National Park Service Graveyard of the Atlantic Museum and NOAA Partners Provide Unique Opportunity for Students
In picture: First Row (left to right): James Walker, Jimmy Stutz, Tristan Kuhn, Justin Stuart, John Barbish, Sam Miller, Sean Mueller, Joe Zongolowicz, and Garrett Halman.
Second Row (left to right): Jacob Mueller, Doug Stover, NPS Historian, Jacob Waterman, William Goodman, Houston Peet, Mathew Peterson, Matt Gerrek, Joe Eriksen, Mitchell Halman, Zach Abbate, Dan Gerrek, Derek Werner, Mark Judy, Brian Graham, Thomas Wright, Thomas King, and Greg Leber.
The National Park Service, in partnership with the Graveyard of the Atlantic Museum andNOAA U.S.S. Monitor Marine Sanctuary, recently sponsored a week long Shipwreck Archaeological Workshop (SAW) in Hatteras, North Carolina for 8th – 12th grade students. SAW provides an opportunity to study an archaeological relic such as a shipwreck and to use skills learned in math, science, history, social science, and writing in a real life, hands on situation.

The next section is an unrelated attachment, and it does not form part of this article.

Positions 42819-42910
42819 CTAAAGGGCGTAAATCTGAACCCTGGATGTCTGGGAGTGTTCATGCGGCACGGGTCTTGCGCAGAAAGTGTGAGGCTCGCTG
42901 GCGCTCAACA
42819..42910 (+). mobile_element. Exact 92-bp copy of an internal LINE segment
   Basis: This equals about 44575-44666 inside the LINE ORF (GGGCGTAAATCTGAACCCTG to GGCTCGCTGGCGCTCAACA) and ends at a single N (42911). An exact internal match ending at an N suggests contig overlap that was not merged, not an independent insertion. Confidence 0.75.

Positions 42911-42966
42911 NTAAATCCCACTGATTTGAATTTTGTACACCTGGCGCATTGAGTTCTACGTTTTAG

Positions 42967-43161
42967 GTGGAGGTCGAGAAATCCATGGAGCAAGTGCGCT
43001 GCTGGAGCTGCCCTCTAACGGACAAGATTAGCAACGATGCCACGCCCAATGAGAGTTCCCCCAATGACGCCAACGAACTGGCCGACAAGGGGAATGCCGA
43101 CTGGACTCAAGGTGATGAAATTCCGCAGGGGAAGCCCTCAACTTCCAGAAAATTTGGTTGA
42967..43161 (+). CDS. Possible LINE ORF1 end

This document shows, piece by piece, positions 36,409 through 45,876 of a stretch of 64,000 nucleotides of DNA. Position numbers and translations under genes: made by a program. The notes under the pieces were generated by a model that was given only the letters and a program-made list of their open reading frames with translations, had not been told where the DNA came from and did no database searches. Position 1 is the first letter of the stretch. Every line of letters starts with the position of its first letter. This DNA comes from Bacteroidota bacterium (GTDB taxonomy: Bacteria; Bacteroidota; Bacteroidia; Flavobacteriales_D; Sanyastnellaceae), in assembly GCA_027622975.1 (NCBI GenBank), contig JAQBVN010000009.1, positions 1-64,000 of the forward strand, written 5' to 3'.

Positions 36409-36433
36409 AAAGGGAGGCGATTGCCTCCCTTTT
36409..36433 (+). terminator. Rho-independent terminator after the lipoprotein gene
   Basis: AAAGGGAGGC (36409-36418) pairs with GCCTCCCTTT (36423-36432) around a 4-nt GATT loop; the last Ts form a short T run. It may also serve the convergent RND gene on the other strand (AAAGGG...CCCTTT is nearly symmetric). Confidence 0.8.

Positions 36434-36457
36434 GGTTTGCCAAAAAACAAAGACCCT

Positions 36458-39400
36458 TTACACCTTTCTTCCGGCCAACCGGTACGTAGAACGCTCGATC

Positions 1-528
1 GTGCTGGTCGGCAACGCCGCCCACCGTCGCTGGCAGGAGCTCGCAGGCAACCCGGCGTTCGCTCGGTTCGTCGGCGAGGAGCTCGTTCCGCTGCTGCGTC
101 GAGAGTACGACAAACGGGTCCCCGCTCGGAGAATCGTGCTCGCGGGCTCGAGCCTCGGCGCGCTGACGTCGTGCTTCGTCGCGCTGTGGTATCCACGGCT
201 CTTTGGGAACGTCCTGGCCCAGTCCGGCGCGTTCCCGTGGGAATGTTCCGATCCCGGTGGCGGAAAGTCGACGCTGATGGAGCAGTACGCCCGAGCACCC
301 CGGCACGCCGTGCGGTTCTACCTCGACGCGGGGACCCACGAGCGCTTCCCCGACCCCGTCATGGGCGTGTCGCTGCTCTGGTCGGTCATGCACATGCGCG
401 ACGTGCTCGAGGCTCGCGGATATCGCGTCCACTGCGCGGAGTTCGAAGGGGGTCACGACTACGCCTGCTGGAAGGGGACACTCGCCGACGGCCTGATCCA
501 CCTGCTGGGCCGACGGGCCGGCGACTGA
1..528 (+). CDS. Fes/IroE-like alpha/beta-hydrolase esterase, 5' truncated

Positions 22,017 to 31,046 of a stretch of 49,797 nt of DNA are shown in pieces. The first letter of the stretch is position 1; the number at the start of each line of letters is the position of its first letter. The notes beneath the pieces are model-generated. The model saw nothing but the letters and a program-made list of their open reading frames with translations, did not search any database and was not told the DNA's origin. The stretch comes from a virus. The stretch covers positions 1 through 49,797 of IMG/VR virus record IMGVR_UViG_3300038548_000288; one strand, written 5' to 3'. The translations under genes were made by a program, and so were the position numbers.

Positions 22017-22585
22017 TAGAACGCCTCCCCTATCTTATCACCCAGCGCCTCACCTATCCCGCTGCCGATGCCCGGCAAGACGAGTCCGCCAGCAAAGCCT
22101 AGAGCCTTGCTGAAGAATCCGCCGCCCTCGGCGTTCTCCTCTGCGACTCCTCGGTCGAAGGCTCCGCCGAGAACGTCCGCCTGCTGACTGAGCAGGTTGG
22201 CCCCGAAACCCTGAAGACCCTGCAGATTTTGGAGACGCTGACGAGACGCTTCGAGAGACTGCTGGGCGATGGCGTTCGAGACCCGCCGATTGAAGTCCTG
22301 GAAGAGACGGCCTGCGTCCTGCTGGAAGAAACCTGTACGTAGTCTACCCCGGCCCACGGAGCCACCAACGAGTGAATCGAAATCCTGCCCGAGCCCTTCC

Wendy Coble, archaeologist, provided a unique opportunity for ten students to catch a glimpse of what it is like to study a shipwreck. Coble directed this year’s program with former Cape Hatteras teacher, Bev Henson.
The program consisted of two phases; the first phase provided the students with basic background in concept and methods of how to perform the field work. The second phase, the field investigation, took place on Cape Hatteras National Seashore on June 16-20, 2008in Hatteras, North Carolina where the students excavated a shipwreck on the beach. The participants in the workshop gained both knowledge of academic elements involved in the archaeological investigation process and an appreciation of the history and cultural resources of the Outer Banks.
Did You Know?
Cape Hatteras National Seashore, established in 1953, was our nation's first national seashore. Cape Hatteras National Seashore is located on the Outer Banks of North Carolina. More...